Gus’s Agent: Listen. Gus is the voice of Madden. He does the BW3 commercials. You see anyone else with their own soundboard, ring-tones, or Youtube compilation videos? He’s been patient, you can’t keep burying him over there. His following alone should dictate he climb the ladder now.
CBS: We get that but he needs to wait more. Nantz is and will always be our number one guy. Lundquist is a statesman, a fan favorite, and indispensable. Ian Eagle is a real pro’s pro and a good guy. He’s next in line for the big time, but we’re not there yet.
Gus’s Agent: Lundquist is getting old and Nantz doesn’t even really sink his teeth into college basketball. We’re going to look around. You should reconsider.
Gus’s Agent: We have a good offer from a competing network. We’re inclined to take it unless you can make some commitment to Gus for more meaningful assignments.
CBS: Has to be Fox as they’re just terrible right? Shit……… Unfortunately we can’t budge on this. I hope you reconsider. As I said we can certainly match the deal in terms of money.
Gus’s Agent: You’re making a mistake. You know you’re weaker without him. You really want to do this?
CBS: You’re the one walking away. It’s just the way it is. Please reconsider. We DO value him but our hands are tied.
Gus goes to Fox.
The point of this conjecture and simplified breakup is that the way the breakup occurred almost guarantees that CBS and Johnson won’t reconcile, even as an annual rental for the tournament.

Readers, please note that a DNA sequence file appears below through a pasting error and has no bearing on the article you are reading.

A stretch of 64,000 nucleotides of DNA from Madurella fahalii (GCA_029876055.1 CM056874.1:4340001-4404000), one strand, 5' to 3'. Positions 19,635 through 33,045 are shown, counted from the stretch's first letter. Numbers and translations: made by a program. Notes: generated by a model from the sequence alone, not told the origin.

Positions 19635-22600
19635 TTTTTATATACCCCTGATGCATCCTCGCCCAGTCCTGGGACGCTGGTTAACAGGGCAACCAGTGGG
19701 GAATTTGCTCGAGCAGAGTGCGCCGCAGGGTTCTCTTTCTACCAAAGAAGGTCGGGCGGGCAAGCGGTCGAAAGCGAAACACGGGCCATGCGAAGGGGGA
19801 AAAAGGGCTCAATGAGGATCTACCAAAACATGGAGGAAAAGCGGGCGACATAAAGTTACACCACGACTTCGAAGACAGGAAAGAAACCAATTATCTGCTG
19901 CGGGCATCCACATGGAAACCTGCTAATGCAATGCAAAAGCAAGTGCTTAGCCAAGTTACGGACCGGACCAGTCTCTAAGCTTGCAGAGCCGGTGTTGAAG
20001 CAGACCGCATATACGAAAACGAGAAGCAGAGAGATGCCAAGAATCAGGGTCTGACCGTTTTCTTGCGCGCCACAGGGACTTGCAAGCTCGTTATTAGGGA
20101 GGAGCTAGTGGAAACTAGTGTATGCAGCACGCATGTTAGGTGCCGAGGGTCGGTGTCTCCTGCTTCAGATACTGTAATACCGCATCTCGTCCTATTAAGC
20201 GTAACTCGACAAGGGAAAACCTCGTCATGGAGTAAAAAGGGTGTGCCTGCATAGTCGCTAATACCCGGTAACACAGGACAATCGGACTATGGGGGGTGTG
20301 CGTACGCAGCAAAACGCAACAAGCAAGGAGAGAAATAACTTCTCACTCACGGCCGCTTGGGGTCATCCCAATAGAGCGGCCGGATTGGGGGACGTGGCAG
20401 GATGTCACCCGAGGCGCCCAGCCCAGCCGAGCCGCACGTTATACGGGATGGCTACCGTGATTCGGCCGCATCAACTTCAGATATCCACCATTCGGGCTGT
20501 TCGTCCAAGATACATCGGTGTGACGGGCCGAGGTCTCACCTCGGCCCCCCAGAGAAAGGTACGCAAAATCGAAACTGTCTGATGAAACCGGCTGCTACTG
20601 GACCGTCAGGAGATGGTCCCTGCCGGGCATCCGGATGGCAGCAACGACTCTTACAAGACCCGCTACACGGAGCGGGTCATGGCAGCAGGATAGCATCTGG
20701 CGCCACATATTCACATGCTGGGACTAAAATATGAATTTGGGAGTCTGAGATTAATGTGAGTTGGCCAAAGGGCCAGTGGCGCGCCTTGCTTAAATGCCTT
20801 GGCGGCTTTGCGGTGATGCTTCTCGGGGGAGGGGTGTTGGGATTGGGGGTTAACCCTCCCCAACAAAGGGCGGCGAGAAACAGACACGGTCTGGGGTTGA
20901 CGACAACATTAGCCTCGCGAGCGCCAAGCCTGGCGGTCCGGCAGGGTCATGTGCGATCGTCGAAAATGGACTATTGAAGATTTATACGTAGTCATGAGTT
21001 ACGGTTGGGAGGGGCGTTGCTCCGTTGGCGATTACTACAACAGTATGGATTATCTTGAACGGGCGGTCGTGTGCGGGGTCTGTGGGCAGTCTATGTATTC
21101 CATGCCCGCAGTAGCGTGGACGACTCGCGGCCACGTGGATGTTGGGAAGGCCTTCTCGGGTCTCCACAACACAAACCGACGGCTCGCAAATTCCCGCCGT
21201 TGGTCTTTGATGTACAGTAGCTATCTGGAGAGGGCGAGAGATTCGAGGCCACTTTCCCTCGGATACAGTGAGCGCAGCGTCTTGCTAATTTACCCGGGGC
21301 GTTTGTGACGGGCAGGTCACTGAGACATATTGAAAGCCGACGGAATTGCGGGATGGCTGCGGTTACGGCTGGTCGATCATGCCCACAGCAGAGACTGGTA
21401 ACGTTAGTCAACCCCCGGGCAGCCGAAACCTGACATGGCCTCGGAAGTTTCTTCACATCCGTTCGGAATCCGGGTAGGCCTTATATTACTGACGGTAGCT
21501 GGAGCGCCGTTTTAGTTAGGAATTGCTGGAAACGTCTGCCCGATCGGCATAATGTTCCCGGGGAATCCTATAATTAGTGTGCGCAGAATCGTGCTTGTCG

For Johnson, CBS is the entity that didn’t value him. Despite always being lower on the announcing totem pole there and building a feverish group of fans, CBS in the end didn’t really think it was significant enough to change their pecking order. All of the Gus Johnson hysteria was essentially dismissed as “good for you!” rather than used as datapoints to carve him out a bigger role.
CBS certainly does have a wealth of announcing talent and taking away major assignments from big time personalities has historically been messier than a frat house the morning after a party. They had a tough decision to make and they let Johnson walk away even though they wanted him and they knew viewers would miss him.
For CBS, Johnson is a guy they put on the map and helped put him in a place to get his gigs with BTN, BW3, and Madden. They gave him MMA and Boxing assignments on Showtime and didn’t check his unique style at any time. They wanted loyalty and patience and likely thought they had earned it and could have “bought” with a nice raise.
At the end of the day, both parties can say whatever the want but the breakup hurt and both need to move forward in classic “Just trying to move on” mode.
The idea that CBS will admit to Johnson, “We were wrong and we need you…. at least as a rental for March Madness”, just doesn’t jibe with how this unraveled. Even if they did, would Johnson take them up on it? Would Fox allow their big talent acquisition to appear on a signature event of a rival network?
At some point someone has to be the bigger man or someone has to play peacemaker. Both seem unlikely given the freshness of the wounds. Hopefully time will heal the damage and basketball fans will get the return of Gus to the NCAA Tournament in some way, but it’s not something that can be counted on.
Fow now and the foreseeable future, a best case scenario is Johnson doing the tourney on the radio with DialGlobal/Westwood One. Until then, we’ll leave you with this: